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- PublicationTouching on taboos : imagining and reconceptualizing motherhood in some post-'68 Italian women's autobiographical writings(Società italiana per lo studio della modernità letteraria, 2011)This article holds that the theme of the maternal, and of motherhood itself, constitutes a taboo in women’s autobiographical writing of the most feminist period in Italy’s history, immediately after 1968. In the first part, the article underlines the fact that the voices heard in many of these texts are daughterly discourses, not motherly ones (and this is part of a tendency that extends beyond literature to the fields of sociology, history and psychoanalysis). It suggests, too, that the refusal to evoke the maternal in Italian women’s writing is a new phenomenon of the twentieth century, given that the figure of the mother is so important for Italian women writers through the nineteenth century (unlike the situation we find elsewhere in Europe and in the United States). It explains the inherent difficulties in representing the maternal within a feminist context (from a theoretical perspective). In the second section, the article focuses on two writers (Lalla Romano and Lidia Ravera) who confront this taboo of the maternal, investing it with a political dimension, presenting it as problematic and investigating it as a vehicle of self-investigation, of probing the Other within the self, of exploring a diffuse sense of identity. The article proposes, finally, that their work (along with the writings of Gina Lagorio and Clara Sereni) reveals a mode of ‘maternal thinking’, in the sense that this is defined by Sara Ruddick, and that they offer us a new metaphysics, in the manner elaborated by Adriana Cavarero.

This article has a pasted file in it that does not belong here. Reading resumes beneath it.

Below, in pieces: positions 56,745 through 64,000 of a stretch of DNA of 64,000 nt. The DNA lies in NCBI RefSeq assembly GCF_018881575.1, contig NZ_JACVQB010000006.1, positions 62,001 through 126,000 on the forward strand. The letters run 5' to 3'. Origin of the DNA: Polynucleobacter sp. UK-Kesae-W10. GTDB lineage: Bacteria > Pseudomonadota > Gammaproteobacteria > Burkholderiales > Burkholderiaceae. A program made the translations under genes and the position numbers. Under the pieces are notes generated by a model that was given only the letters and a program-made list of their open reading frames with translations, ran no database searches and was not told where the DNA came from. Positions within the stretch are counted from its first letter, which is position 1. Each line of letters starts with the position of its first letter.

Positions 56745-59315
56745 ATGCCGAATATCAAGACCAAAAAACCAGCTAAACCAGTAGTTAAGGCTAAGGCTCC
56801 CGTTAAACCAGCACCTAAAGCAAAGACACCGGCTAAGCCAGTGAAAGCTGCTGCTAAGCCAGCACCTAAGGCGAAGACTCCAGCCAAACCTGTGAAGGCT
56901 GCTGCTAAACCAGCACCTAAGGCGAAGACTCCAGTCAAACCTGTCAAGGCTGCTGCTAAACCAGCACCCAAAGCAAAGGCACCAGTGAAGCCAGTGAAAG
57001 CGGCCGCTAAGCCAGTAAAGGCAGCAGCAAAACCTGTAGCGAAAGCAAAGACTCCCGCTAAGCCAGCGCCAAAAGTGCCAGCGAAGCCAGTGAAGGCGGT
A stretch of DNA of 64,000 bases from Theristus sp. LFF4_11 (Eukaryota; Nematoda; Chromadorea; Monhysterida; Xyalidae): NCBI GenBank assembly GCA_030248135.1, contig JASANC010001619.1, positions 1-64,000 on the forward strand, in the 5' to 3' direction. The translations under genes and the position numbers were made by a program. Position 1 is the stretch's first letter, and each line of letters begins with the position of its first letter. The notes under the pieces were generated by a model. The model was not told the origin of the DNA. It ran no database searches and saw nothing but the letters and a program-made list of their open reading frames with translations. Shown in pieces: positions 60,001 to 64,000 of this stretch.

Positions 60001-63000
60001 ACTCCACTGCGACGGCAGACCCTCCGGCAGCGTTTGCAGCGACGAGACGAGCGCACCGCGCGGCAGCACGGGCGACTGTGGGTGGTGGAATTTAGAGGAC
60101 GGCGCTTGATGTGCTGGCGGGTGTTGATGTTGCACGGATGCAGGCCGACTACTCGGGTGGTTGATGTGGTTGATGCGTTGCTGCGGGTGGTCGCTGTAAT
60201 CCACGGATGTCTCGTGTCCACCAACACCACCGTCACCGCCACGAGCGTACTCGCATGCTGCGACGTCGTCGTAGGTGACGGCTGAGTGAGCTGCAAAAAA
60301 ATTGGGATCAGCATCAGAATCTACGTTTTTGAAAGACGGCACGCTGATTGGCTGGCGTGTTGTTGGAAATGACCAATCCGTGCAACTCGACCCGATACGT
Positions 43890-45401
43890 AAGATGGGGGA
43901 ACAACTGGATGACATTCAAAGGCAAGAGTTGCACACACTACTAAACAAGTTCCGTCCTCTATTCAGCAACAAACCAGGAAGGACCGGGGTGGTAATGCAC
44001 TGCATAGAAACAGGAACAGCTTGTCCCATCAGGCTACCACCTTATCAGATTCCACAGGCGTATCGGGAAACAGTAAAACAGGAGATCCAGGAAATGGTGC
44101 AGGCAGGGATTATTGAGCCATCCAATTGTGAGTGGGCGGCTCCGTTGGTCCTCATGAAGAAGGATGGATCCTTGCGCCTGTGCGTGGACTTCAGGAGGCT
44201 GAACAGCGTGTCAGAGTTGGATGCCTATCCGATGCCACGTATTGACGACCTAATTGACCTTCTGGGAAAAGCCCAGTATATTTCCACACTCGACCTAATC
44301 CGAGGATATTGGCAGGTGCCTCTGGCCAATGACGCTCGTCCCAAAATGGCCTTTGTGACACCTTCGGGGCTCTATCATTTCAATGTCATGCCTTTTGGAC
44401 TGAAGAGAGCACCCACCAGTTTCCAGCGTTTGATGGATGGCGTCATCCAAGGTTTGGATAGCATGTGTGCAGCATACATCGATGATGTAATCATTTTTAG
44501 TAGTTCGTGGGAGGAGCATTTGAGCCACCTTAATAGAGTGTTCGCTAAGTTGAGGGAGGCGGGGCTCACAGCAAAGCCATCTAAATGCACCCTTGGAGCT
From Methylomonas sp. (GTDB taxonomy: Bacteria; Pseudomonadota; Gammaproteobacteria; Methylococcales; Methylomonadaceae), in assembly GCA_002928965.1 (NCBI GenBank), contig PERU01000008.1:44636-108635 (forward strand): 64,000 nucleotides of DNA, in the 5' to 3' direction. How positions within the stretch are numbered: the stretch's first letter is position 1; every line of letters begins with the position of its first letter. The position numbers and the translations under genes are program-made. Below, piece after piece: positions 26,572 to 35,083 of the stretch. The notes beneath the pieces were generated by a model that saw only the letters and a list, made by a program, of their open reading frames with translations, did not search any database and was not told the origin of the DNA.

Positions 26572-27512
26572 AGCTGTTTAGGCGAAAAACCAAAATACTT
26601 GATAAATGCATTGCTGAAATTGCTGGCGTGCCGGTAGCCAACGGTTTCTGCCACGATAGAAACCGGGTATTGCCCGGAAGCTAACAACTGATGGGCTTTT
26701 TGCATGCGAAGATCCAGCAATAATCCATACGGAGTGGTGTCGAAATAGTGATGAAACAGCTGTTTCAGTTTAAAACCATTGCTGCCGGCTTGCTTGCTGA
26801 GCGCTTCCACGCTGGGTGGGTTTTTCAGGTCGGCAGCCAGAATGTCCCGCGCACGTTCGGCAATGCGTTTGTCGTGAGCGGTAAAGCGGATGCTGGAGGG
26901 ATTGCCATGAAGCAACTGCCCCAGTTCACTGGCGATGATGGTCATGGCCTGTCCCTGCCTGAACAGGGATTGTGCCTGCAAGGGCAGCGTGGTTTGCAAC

- Publication'Pirandello's Islands of the Mind: The Isola-ted Self'This paper has its roots in the title of the 2017 anniversary celebration conference of the Society for Pirandello Studies, ‘Exploring Pirandello’s Islands of the Map and of the Mind’: reflecting on this title I consider that the most island-like structure in Pirandello’s work is probably that of (certain of) his characters. There is a tendency, throughout his oeuvre, in the plays, novels and short stories, for the individual to cast himself (and I use this pronoun deliberately) adrift from others, and to connect with them only sporadically, if often intensely. Pirandello’s characters, like other islands, depend on communication, interaction and negotiation for survival (although, of course, some of them do not survive) and even where they are aware of these dependencies, they often fight against them, metaphorically cutting the moorings of the ships (the other characters) which touch on their individual promontories.